Designed to familiarize master’s degree students with the essential ideas and methods of microeconomics and their application to a wide range of domestic public policy issues at the national, state, and local level. Emphasizes the role of program and management incentives in influencing behavior and policy outcomes. Focuses on understanding the ideas of microeconomic theory and applying them to a range of alternative public policy issues. Offers students an opportunity to develop a clear understanding of essential economic ideas and how the economic perspective can be applied to a wide range of public policy issues. Restricted to master’s degree students only.

LPSC 6962. Elective. 1-4 Hours.

Offers elective credit for courses taken at other academic institutions. May be repeated without limit.

LPSC 7215. Advanced Quantitative Techniques. 4 Hours.

Covers multivariate statistical models and their applications to social science data. The ordinary least squares (OLS) regression model and the assumptions underlying it are covered in detail, as are techniques for analyzing data when OLS assumptions do not apply, such as simultaneous equation models, time series models, and maximum likelihood techniques for limited and discrete dependent variables. This is an advanced course in quantitative techniques for graduate students in the social sciences.

LPSC 7305. Research and Statistical Methods. 4 Hours.

Examines the methods and assumptions of research conducted in policy and legal studies. Explores how to identify researchable questions; how to formulate a set of hypotheses; and how to design, develop, and carry out research projects, including a study of quantitative and qualitative techniques for analyzing data. Focuses written assignments on critiques of published articles in reference journals addressing comparative strengths and weaknesses inherent in any research approach.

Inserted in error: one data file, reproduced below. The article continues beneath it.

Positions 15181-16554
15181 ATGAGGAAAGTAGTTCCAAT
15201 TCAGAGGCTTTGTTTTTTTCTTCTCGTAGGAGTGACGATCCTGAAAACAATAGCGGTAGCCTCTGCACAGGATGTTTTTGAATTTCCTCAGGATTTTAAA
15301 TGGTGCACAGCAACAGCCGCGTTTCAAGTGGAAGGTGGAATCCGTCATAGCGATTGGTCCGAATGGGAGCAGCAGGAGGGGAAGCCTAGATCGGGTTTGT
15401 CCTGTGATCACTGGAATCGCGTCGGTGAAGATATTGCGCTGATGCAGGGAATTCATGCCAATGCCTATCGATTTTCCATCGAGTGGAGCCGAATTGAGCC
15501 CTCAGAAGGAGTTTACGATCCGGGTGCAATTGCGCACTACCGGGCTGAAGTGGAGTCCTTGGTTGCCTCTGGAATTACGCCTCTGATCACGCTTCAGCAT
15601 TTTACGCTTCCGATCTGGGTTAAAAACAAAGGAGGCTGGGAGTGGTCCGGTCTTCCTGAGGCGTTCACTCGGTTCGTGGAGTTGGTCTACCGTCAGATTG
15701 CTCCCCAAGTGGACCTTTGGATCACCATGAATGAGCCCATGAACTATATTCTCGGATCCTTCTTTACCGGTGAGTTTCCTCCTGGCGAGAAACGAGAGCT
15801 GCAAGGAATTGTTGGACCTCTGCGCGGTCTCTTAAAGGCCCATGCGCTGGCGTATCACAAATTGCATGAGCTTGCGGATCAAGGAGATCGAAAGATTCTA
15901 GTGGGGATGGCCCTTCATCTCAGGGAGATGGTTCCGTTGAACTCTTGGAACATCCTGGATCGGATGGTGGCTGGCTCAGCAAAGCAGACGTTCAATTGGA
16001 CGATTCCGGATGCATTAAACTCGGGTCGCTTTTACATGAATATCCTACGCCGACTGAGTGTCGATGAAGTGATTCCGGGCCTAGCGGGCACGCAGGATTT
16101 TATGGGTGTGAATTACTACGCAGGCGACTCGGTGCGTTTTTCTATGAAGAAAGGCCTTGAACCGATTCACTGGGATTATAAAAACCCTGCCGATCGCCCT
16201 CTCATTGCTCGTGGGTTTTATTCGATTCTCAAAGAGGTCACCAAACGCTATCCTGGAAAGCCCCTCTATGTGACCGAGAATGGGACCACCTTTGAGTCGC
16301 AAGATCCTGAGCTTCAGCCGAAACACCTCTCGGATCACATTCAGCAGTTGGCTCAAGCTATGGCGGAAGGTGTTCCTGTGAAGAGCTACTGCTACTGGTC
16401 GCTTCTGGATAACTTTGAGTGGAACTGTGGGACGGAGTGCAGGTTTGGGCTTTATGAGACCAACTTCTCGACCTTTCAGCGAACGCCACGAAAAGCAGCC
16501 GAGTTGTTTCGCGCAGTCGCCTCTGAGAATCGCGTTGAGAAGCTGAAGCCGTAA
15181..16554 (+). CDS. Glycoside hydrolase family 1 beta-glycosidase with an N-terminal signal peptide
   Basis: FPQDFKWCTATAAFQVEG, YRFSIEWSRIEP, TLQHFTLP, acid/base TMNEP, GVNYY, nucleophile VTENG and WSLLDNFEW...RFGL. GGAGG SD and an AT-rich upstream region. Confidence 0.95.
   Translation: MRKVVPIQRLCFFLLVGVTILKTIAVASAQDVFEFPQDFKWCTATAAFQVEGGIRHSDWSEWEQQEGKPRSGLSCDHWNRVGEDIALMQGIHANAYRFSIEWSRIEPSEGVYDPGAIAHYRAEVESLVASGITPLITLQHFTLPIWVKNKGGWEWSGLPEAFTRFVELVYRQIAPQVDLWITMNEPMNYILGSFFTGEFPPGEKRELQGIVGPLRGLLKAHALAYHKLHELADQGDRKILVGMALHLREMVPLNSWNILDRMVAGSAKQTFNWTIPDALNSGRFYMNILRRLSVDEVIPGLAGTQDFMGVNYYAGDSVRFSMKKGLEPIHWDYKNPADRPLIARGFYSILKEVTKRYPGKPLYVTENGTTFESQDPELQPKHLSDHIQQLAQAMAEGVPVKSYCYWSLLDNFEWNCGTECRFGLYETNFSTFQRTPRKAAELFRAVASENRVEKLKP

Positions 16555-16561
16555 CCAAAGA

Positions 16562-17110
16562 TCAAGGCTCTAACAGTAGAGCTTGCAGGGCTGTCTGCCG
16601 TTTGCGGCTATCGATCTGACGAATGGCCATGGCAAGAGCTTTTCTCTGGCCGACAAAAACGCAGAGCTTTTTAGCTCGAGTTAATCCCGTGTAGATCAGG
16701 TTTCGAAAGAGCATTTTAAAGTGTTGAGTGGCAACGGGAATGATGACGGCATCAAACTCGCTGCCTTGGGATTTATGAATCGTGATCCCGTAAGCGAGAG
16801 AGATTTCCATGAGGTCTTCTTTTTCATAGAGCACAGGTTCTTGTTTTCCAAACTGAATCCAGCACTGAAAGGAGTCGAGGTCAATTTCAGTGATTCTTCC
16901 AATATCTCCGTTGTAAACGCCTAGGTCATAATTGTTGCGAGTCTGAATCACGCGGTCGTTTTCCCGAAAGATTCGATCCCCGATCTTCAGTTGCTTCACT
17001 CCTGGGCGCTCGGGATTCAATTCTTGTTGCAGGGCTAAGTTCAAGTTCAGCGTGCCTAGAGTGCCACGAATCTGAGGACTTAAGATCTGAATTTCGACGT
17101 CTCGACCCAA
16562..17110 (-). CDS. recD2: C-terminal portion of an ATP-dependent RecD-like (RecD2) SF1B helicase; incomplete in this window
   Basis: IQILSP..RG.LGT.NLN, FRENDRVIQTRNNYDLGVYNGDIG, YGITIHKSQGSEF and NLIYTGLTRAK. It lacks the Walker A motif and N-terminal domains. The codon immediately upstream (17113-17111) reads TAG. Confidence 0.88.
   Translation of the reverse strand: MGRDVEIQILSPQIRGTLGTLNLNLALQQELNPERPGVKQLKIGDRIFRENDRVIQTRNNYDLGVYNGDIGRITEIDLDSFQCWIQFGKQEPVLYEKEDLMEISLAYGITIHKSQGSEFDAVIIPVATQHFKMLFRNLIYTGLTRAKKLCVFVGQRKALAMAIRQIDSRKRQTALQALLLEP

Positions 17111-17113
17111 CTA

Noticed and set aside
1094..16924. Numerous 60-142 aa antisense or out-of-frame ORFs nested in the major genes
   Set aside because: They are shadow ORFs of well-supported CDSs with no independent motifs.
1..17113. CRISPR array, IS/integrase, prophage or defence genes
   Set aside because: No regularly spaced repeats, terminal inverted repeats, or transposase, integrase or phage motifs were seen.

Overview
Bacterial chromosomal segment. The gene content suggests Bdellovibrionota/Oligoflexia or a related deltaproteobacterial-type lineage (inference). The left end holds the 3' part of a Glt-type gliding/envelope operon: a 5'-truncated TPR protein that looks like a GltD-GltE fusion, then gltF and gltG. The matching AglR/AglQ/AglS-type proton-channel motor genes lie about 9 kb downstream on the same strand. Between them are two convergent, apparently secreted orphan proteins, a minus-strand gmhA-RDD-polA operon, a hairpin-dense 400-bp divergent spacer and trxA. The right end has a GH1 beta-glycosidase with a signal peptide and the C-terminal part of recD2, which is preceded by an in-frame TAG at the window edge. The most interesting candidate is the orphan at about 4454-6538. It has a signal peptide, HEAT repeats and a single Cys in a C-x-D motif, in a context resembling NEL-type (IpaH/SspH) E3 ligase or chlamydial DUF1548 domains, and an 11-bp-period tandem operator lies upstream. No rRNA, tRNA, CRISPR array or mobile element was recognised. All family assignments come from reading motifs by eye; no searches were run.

LPSC 7311. Strategizing Public Policy. 4 Hours.

Provides a practical overview to crafting effective strategies for advancing public policy changes at the federal, state, and local level using a range of legislative, litigation, and other policy tools. Uses a series of case studies on a wide range of policy topics to understand and evaluate how different policy strategies evolve in the interplay between branches and levels of government. Takes an interbranch perspective on how policy is made and places particular emphasis on the role litigation and the courts play in policy making, an aspect of public policy formulation that is often downplayed or overlooked.

LPSC 7312. Cities, Sustainability, and Climate Change. 4 Hours.

Provides an overview of the various aspects of urban sustainability planning. Examines sustainability as an urban planning approach with both ecological and social justice goals. Covers sustainable planning and offers students an opportunity to understand it within the context of smart growth and the new urbanism. Focuses on the two areas in which cities can reduce energy consumption and greenhouse gas emissions—the built environment and transportation. From there, the course examines planning efforts to reduce demand on water and sewer systems and to create employment in renewable energy and other “clean-tech” occupations. The course ends by placing urban initiatives in the context of state and national policy.

LPSC 7962. Elective. 1-4 Hours.

Offers elective credit for courses taken at other academic institutions. May be repeated without limit.

LPSC 7976. Directed Study. 1-4 Hours.

Offers a supervised reading and research activity with faculty supervision approved by a committee of the Law, Policy, and Society faculty. May be repeated without limit.

LPSC 9990. Dissertation. 0 Hours.

Offers dissertation supervision by members of the department. May be repeated once.

LPSC 9996. Dissertation Continuation. 0 Hours.

Offers continued dissertation supervision by members of the department. May be repeated without limit.